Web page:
2. Would it be better if the bold words were replaced by 'hospitalised'?

Thanks.


"He met with an unfortunate event ..." is quite common in AE. Here, "event" is understood to mean something similar to an occurrence or a situation.

Now on the other hand, "... he had to be admitted to hospital" would be considered ungrammatical without an article. Anxious

Or, "hospitalized" as you suggested.

Topic: Prompted monologue
Posted: Tuesday, September 17, 2019 11:10:55 PM
A "monologue" is commonly understood to be a long, extemporaneous speech by one person without assistance/steering/prompting by another. If someone else is going to guide or steer it, it's honest to describe it as "prompted" because most people wouldn't expect a monologue to be so.

I've never encountered the term "prompted monologue" before, but that's my guess as to its meaning
Topic: didn't like him
Posted: Sunday, September 15, 2019 1:08:15 AM
azz wrote:
a. I didn't like him for talking curtly to my husband.

Can't that sentence mean two things?
1. I didn't like him and the reason was that he talked curtly to my husband.
2. It wasn't because he talked curtly to my husband that I liked him.

I think (a) is ambiguous, but if a comma is placed before 'for' then it would only have meaning (1). That's my impression, but I am not sure.

Many thanks.


Yes, it can mean two things, but I think your #1 is the common interpretation. Your #2 is a slightly tortured and unlikely interpretation. The comma you mentioned has little effect.

Topic: Which are the correct prepositions?
Posted: Thursday, September 12, 2019 11:40:57 PM
Koh Elaine wrote:
We should try to do our best to be mindful about/of constantly upholding the object of worship in/at the centre of our lives.

1. Is the sentence correct?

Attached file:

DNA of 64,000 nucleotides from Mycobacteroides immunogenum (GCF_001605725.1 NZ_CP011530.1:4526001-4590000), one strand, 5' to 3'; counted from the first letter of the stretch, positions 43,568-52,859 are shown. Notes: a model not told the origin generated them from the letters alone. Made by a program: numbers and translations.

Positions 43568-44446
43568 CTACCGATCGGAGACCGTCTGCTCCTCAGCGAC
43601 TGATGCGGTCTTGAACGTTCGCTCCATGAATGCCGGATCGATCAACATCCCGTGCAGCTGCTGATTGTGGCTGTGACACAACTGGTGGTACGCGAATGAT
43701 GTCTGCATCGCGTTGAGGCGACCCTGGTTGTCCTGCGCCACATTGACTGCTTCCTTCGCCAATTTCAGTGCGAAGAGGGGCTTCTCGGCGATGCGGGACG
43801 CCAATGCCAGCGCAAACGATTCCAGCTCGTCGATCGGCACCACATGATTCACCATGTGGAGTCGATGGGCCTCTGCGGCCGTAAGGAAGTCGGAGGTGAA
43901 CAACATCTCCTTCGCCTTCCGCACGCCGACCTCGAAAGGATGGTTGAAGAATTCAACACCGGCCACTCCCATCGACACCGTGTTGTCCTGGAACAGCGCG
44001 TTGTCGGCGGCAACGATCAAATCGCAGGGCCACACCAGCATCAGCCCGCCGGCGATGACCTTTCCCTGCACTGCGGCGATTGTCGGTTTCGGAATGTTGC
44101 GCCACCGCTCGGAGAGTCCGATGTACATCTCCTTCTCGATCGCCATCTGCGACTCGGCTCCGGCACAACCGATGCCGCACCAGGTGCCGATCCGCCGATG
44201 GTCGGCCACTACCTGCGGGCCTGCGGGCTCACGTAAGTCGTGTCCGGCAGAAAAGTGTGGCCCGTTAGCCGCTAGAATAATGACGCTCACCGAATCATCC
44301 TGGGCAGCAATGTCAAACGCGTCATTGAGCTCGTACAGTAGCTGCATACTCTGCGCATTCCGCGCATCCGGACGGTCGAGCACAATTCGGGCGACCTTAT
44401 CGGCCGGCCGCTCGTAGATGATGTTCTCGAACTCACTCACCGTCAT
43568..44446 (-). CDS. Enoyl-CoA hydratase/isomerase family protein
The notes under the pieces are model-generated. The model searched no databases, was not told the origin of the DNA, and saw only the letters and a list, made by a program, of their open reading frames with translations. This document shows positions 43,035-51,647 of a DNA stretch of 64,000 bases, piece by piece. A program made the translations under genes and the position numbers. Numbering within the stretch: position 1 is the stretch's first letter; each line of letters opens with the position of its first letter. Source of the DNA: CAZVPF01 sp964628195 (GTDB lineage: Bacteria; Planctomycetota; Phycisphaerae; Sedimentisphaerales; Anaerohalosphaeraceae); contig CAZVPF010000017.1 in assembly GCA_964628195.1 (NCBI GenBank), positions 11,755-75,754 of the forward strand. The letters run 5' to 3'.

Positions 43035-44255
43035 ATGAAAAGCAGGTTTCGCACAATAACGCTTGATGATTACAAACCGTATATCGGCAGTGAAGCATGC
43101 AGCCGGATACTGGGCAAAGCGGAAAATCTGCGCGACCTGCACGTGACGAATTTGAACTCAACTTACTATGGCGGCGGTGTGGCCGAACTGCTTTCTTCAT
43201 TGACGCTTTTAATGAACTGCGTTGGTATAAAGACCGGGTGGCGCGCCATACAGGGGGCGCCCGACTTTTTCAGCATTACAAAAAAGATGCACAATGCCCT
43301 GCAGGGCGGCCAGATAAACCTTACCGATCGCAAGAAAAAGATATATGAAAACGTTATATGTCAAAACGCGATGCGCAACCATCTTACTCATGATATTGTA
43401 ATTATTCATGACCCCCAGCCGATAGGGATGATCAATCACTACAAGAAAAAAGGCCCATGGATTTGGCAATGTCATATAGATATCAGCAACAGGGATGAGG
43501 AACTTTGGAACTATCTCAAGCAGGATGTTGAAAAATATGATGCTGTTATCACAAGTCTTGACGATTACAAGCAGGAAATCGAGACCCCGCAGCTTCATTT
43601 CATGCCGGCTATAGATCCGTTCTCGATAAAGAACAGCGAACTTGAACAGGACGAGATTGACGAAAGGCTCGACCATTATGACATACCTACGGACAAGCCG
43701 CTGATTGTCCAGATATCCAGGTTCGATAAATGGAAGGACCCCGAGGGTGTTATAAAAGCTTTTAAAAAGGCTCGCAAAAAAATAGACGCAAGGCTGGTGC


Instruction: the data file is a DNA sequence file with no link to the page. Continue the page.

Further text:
2. Which are the correct prepositions?

Thanks.


"Mindful of ... " is most common in my experience. But "about" is quite understandable as well.

Topic: hyphenated adjective
Posted: Wednesday, September 11, 2019 12:27:59 AM
sureshot wrote:
Atatürk wrote:
Hi,

Why do we say "a two-year-old boy" but "a two-thirds increase"?

____________________

We say "two-year-old boy" and "a two-thirds increase".

In the first case, "year" is a noun functioning as an adjective. Adjectives are not plural. In the second case "two-thirds" is a fraction. It is a unit that is taken together to convey the intended meaning. The entire expression with an "s" already exists. It is used as an adjective of "increase".


Good answer. Applause

It is most important to understand that the main purpose of English grammar is to, first, understand and then to clearly convey the meaning of thoughts.

So, spelled-out numbers are not always treated as singular or plural. "Two-year-old boy" may be hyphenated or not, depending upon context and meaning.

Grammar is not simply an analytical tool. It should not be used to analyze words separately from their meaning and then to apply rules to them as is done in science. Mastering grammar is all about learning common usage, and that is achieved through practice and interaction, not through applying rules.

Topic: A dog is the man's best friend.
Posted: Tuesday, September 10, 2019 10:43:25 PM
Reiko07 wrote:
Thank you very much, palapaguy and Bob.

I don't like that fact that the word "man" is being used in the following version:

(3) A dog is a man's best friend.

Have you seen a gender-neutral version of this sentence?


How about "A dog is someone's best friend"?

Or the form that's in vogue lately, "A dog is their best friend"?

Or even "A dog is everyone's best friend"? This one solves the gender and inclusiveness issues!